To his credit, the school did manage to hold on to its coaches under the new system and realized some cost savings. The City Paper has a balanced article about the current state of the program here. I’ll be curious how the restructuring works out over the next few years.

Alas, even if all goes well I suspect the success will be overshadowed by his wasteful residential college transformation. Taking an “If you build it, they will come” attitude, this program’s leaders seem to think that the key to attracting better students is making nicer dormitories (and then not giving students the option to choose which one to live in). Unless this is all a covert operation to undermine the Greek system, spending even a fraction of these resources on better professors and stronger academic programs would seem to make a lot more sense.

On the other hand, undermining the Greek system may be the plan exactly. The Hustler reports that as early as 2008 all freshmen could be housed in dorms on the Peabody campus. That will put them much further away from Greek Row, even with the convenience of the $1.9 million bridge crossing 21st Avenue (the one that made such a good photo-op for you know who). Perhaps that will create a less Greek-centered community among the freshmen. Or perhaps it will just eliminate the convenient social sorting that having students choose between the Branscomb, Vandy-Barnard, and Kissam Quads currently provides. For now, color me skeptical.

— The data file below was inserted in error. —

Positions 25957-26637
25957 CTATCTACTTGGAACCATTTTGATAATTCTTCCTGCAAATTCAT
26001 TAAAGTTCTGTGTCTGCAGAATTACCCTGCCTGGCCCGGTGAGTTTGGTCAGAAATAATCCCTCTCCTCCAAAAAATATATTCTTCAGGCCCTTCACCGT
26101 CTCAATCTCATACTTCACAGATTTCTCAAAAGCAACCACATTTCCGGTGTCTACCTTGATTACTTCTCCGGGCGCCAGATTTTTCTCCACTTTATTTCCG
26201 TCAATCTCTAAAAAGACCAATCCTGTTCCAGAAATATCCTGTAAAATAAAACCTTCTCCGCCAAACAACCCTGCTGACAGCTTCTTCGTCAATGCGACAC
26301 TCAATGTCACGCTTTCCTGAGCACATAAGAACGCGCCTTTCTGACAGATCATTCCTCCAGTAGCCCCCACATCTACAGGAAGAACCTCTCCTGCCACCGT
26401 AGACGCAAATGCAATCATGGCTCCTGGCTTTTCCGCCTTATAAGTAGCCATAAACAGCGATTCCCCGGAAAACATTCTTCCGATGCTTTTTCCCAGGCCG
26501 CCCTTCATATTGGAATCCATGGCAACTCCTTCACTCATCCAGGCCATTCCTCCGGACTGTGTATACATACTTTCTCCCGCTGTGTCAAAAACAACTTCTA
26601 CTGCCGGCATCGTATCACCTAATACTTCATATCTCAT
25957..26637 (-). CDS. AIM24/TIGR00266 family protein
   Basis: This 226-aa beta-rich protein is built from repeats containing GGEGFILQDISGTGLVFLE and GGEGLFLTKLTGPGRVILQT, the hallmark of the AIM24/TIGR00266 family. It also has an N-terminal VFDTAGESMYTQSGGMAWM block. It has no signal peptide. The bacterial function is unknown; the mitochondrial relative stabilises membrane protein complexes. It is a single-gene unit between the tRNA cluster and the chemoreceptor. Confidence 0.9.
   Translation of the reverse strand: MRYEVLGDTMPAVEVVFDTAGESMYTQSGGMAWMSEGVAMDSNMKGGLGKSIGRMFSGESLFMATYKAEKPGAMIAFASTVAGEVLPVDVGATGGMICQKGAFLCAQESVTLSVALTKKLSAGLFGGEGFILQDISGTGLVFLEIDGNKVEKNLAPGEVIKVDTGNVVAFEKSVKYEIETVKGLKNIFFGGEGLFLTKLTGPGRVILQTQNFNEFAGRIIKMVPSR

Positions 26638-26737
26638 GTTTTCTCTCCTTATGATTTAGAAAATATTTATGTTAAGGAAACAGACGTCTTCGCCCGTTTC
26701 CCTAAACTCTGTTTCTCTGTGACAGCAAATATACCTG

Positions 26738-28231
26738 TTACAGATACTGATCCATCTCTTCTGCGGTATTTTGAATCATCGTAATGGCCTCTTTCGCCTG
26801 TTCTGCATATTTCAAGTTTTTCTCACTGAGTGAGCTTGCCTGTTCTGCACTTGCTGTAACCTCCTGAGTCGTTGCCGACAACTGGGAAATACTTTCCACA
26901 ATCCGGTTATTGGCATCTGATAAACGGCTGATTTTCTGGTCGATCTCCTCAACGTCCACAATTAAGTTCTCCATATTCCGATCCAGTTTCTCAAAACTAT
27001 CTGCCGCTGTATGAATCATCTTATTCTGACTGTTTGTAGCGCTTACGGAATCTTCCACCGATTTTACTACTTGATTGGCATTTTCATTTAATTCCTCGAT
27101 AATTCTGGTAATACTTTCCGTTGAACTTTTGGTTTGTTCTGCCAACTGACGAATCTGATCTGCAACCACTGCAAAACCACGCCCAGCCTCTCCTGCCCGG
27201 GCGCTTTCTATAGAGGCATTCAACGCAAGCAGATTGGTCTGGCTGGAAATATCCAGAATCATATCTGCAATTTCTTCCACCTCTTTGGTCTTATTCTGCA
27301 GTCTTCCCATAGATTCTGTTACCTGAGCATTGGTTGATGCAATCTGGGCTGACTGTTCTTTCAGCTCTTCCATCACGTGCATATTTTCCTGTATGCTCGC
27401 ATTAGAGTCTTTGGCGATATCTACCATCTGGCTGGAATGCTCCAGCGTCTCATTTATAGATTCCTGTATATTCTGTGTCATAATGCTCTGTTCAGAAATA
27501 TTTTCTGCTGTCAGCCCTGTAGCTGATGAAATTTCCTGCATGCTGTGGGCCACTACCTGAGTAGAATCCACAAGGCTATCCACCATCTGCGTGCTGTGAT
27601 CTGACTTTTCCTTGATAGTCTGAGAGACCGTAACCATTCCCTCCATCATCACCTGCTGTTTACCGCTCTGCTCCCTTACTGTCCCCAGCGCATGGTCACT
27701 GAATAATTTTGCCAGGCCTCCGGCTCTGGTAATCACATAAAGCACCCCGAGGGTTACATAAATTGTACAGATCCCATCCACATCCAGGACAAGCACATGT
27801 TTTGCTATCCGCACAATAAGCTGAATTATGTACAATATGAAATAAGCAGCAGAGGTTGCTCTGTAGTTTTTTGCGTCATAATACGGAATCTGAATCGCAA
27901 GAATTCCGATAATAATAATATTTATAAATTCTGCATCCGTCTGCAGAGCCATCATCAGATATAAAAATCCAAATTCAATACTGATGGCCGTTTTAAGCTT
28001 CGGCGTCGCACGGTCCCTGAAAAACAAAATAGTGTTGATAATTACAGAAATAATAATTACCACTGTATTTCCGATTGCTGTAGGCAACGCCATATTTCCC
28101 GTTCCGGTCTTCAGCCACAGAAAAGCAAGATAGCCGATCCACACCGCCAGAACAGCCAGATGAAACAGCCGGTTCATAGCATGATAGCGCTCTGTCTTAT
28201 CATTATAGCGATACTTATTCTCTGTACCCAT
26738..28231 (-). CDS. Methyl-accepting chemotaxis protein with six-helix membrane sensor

Oh well, enough ranting. I’ll just have to settle for withholding donations to the university until they get someone at the helm who will care about more than image. Take that, Vanderbilt! This is one street performer who won’t be sharing his tips with you!

[Thanks to Renee for the Reason link.]

Comments

  1. Sarah says:

    I don’t know what you’re talking about. Kelly’s tennis totally improved just because of the athletic restructuring. It’s the only reason she was able to go pro. I don’t know why you insist on criticizing that saintly man, especially after he was so brave to come out as a topless transvestite on the cover of your former rag. Shame, Mr. Grier.

  2. Joel says:

    I’ve always suspected that despite the University’s protestations to the contrary, the administration would be quite happy if the Greeks just up and disappeared when residential colleges arrive. I think that by moving the freshmen to the ass end of Peabody, we’re going to see a reduction in the number of “Guess I’ll Go Greeks,” i.e., those freshmen who participate in Greek life simply because it’s a convenient option directly across from Branscomb. I think the number of active Greeks will be reduced drastically soon after the move to Peabody, and I don’t think any of the administrators will shed a tear over it.